# What could you learn from studying player movement and behaviour on online FPS games?

Just thinking of Counter Strike as a canonical example, if you have a coordinate representation of the map and for every player you have a complete history of everything you might need for every moment of time, say every 10 miliseconds or something and you just recorded where the players went around the map, and what they did. So maybe, for example, at each time t you had v(t) a vector function whose components are (location(t), velocity(t), rotationVector(t), rotationVelocity(t), isFiring(t), ammoCount(t), health(t), isEnemyVisible(t), isTeamMateVisible(t)) or whatever other measurements you think would be useful for the state space.

If you collected a bunch of data like this what sort of hypotheses or models would you consider testing? Would it be possible to construct a probabilistic model to classify histories and possibly predict outcomes of player-enemy encounters? Could you train AI bots on this data?

• The question seems a bit too vague to be answerable. I can think of hundreds of things you might wish to investigate. – edA-qa mort-ora-y Aug 25 '12 at 7:03
• What is your goal? Do you want to write a bot? – Raphael Sep 24 '12 at 5:47
• I asked "what could you learn" with the intent to incite some speculation. If there are hundreds of things to investigate, I'd really like to know of just 2 or 3 of them. I believe the last 3 sentences are perfectly clear well formed questions with enough substance to ruminate on. – taylor Sep 25 '12 at 22:24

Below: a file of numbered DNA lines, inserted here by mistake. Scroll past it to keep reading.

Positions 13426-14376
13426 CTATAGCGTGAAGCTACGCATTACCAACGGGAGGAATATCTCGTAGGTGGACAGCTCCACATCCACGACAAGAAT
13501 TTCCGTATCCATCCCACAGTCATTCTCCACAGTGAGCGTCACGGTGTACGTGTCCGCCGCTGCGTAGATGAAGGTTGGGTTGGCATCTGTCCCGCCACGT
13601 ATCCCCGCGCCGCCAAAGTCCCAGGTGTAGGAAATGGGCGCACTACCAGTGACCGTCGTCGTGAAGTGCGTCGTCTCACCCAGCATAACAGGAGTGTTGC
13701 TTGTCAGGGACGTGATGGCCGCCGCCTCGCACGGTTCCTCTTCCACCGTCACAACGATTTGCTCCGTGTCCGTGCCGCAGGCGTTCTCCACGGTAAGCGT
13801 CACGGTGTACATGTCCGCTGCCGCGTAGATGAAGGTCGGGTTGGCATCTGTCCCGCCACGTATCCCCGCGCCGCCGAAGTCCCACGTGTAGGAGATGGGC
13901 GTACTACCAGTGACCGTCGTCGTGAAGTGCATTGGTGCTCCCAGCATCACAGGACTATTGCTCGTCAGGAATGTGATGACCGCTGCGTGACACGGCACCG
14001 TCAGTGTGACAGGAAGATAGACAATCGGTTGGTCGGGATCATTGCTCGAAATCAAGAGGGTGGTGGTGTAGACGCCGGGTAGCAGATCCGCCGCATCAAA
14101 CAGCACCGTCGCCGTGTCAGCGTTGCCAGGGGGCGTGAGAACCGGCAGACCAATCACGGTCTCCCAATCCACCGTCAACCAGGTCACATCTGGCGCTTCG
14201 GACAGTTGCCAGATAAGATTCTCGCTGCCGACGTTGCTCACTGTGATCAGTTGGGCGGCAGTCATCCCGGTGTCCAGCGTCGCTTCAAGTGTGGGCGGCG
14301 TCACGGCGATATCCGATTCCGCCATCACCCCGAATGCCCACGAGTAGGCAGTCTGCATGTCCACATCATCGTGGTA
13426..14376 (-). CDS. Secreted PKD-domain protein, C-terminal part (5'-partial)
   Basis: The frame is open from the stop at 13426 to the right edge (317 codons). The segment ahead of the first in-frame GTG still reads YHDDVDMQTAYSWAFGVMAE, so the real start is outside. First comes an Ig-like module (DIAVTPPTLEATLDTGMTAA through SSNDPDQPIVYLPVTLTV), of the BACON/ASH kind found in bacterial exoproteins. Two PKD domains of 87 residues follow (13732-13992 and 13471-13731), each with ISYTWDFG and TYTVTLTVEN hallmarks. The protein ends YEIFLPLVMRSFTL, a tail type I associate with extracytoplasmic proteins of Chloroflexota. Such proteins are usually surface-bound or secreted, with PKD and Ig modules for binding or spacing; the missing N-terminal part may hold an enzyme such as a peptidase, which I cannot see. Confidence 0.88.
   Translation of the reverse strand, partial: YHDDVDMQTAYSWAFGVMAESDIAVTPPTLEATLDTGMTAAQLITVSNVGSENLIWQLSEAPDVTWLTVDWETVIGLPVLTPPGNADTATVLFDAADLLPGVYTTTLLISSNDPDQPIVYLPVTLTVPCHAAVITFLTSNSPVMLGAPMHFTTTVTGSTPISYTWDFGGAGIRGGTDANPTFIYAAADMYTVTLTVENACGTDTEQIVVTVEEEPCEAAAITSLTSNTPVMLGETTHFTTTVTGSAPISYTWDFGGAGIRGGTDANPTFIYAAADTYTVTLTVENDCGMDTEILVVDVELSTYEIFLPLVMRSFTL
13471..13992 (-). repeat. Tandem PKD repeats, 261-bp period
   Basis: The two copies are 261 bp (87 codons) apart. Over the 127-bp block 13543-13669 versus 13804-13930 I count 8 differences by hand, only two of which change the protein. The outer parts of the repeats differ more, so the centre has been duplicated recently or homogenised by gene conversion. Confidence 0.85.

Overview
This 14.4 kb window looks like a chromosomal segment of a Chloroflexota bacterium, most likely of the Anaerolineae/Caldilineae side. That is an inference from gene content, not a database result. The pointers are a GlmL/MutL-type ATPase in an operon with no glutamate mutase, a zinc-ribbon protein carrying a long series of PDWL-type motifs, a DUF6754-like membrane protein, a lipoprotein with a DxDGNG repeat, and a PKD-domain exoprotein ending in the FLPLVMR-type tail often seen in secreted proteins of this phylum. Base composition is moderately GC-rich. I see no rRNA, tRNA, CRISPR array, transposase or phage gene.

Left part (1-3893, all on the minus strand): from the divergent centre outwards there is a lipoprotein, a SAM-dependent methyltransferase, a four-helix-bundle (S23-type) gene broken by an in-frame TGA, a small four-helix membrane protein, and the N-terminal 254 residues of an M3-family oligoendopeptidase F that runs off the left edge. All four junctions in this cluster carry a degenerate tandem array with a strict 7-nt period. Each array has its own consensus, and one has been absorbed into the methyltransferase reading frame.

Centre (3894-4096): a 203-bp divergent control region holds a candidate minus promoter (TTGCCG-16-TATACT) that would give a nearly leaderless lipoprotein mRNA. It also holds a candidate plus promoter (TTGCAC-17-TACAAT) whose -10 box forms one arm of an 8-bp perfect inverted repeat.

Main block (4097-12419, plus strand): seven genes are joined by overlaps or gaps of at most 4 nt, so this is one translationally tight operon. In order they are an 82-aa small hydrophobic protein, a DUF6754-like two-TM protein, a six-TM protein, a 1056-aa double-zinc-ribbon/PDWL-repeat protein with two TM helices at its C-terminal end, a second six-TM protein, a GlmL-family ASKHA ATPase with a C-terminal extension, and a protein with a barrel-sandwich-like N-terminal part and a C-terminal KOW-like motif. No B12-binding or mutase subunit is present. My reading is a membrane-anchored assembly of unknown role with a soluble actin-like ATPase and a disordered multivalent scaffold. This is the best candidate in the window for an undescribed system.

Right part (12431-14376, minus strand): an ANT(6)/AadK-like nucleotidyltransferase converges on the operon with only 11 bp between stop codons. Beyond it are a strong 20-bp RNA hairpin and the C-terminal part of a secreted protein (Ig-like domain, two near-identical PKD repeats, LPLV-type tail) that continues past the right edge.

File each given vector function with the win/loss of the game and the team each vector was on. Applications of this data: To gauge map balance and provide the least advantage to any one particular team.

Determine how particular elements of the map effect balance.

Make bots more effective by determining common strategies employed against bots, and the manner in which players address situations (going with the counter strike example: We're down players lets group up on the objective).

It would be interesting to see which would provide better balance or more effective bots, conventional testing or this in-depth vector analysis.

Probably if you apply machine learning methods to the basic movements/fire actions of a specific player you can develop an AI bot that plays well against that player.

But adding more high level actions like targets, waypoints, coordinated team actions, terrain features, and so on, you'll probably end up with models that has already been developed for REAL war scenarios :-(

See for example Google results for "combat models soldier behaviour" or "combat XXI simulation model"